The FDA has pushed to relax decades-old tissue donation restrictions for gay and bisexual men

Sheryl J. Moore has been advocating to update the rules on gay men’s tissue donation for the past decade since she lost her eldest son, Alexander “AJ” Betts Jr., to suicide and his corneas in 2013.

The federal government changed who it deemed could safely donate organs and blood in 2020 and 2023, reducing restrictions on men who have had sex with another man.

But the FDA’s restrictions on donated tissue, an umbrella term that includes everything from a person’s eyes to skin and ligaments, remain in effect. Advocates, lawmakers and groups focused on removing barriers to corneal donations say they are frustrated that the FDA has not heeded their calls. They want to bring the guidelines for tissue donated by gay and bisexual men into line with the guidelines that apply to the rest of the human body.

Such groups have been asking the FDA for years to reduce the grace period from five years to 90 days, meaning a man who has had sex with another man could donate tissue as long as such sex did not occur within three months of birth. are dead.

One of the loudest voices on easing restrictions is Sheryl J. Moore, who has been an advocate since the death of her 16-year-old son in 2013. Alexander “AJ” Betts Jr.’s internal organs. were successfully donated to seven people, but his eyes were rejected due to a single question from the donor network: “Is AJ gay?”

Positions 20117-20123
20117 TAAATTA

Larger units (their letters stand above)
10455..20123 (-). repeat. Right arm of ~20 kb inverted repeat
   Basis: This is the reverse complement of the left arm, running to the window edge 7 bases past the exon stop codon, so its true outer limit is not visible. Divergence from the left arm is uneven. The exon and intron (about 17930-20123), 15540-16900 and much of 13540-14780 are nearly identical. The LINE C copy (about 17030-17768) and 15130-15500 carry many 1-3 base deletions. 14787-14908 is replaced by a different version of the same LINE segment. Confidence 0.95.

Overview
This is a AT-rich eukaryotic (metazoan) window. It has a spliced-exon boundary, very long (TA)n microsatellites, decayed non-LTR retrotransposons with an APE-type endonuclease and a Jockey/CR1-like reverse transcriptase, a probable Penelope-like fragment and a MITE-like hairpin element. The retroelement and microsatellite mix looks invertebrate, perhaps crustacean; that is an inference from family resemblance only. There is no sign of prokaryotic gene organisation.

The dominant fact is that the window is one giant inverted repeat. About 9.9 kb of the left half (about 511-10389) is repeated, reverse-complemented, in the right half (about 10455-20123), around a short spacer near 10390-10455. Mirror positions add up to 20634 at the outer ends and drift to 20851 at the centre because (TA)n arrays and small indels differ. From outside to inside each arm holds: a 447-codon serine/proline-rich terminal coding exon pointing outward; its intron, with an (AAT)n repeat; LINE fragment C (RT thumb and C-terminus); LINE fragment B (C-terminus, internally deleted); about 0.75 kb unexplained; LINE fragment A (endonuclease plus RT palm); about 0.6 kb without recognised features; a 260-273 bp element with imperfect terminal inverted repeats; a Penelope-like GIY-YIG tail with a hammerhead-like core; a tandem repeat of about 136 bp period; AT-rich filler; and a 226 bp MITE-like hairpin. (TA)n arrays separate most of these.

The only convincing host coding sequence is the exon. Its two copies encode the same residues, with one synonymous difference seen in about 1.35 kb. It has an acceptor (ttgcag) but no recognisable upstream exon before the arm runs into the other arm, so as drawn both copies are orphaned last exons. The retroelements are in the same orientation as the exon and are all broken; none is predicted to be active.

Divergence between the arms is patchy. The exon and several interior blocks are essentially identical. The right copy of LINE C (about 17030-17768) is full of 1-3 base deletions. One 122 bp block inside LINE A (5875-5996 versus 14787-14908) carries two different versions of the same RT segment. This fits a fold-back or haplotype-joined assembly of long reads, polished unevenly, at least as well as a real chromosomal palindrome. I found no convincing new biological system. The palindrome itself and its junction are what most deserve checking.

Moore and a doctor from Colorado named Michael Puente Jr. started a campaign called “Legalize Gay Eyes” and together caught the attention of national eye groups and lawmakers.

Moore said Betts was excited to become an organ donor when he got his driver’s license. When he died at age 16, his heart, lungs and liver were among the organs that helped extend the lives of seven people, but his corneas were left untouched.

Puente, a pediatric ophthalmologist at the University of Colorado School of Medicine and Children’s Hospital Colorado, said the current patchwork of donor guidelines makes no sense given advances in the ability to test potential donors for HIV.

“A gay man can donate his entire heart for transplant, but they can’t donate just the heart valve,” said Puente, who is gay. “It is essentially a categorical ban.”

Xander and Jackson Moore search through belongings in a room dedicated to Alexander “AJ” Betts Jr. at home in Des Moines, Iowa.

The justification for this policy was established 30 years ago as a means of preventing the transmission of HIV has been undermined by the knowledge gained through scientific advances. Now they are unnecessary and discriminatory because they target specific groups of people rather than specific behaviors known to increase HIV risk, according to those calling for their change.

Since 2022, the FDA’s Center for Biologics Evaluation and Research has been planning changes to the tissue guidelines but has yet to take action on it.

This story comes from KFF Health News.